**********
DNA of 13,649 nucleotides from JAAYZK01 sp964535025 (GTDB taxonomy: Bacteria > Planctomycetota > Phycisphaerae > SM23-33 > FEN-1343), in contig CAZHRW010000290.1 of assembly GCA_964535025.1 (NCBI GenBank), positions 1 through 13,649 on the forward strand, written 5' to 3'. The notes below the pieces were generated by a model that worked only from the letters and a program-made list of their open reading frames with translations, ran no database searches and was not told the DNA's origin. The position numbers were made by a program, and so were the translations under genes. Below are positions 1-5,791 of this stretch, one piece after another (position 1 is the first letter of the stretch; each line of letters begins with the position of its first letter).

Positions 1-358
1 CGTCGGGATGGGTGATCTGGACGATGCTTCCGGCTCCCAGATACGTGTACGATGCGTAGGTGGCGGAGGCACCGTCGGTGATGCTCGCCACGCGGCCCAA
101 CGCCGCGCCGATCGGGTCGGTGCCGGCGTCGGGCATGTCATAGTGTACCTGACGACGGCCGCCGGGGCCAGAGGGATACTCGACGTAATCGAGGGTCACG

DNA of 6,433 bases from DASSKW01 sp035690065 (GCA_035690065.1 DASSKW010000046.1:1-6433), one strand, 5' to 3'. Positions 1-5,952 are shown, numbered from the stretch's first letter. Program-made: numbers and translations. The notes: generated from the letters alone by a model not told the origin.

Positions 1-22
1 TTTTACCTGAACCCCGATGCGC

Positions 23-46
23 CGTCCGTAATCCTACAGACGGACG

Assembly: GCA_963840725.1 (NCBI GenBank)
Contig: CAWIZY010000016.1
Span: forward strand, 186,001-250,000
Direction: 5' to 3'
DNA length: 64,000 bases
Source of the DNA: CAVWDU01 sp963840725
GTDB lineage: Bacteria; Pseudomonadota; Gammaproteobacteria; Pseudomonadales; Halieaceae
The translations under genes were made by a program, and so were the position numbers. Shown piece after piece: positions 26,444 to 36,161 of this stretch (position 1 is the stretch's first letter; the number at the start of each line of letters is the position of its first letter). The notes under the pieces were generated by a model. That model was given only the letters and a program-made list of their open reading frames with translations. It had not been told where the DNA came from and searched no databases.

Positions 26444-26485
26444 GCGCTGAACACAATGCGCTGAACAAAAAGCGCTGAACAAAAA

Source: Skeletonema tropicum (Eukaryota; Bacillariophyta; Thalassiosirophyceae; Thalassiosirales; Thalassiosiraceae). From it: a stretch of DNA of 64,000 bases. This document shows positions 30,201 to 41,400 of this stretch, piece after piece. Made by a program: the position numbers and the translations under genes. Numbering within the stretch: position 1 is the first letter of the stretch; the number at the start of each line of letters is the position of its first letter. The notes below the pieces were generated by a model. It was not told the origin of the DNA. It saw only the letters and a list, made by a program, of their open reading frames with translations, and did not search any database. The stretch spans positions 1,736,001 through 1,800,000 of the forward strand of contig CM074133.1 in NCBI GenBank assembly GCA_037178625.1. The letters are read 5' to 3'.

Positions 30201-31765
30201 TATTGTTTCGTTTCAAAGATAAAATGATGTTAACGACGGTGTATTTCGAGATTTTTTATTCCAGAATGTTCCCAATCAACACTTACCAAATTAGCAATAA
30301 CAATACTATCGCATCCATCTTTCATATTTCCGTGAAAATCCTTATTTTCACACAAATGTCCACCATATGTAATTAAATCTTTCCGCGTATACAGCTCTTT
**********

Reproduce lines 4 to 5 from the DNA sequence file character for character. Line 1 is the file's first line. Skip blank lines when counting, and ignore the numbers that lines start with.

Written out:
101 CGCCGCGCCGATCGGGTCGGTGCCGGCGTCGGGCATGTCATAGTGTACCTGACGACGGCCGCCGGGGCCAGAGGGATACTCGACGTAATCGAGGGTCACG

DNA of 6,433 bases from DASSKW01 sp035690065 (GCA_035690065.1 DASSKW010000046.1:1-6433), one strand, 5' to 3'. Positions 1-5,952 are shown, numbered from the stretch's first letter. Program-made: numbers and translations. The notes: generated from the letters alone by a model not told the origin.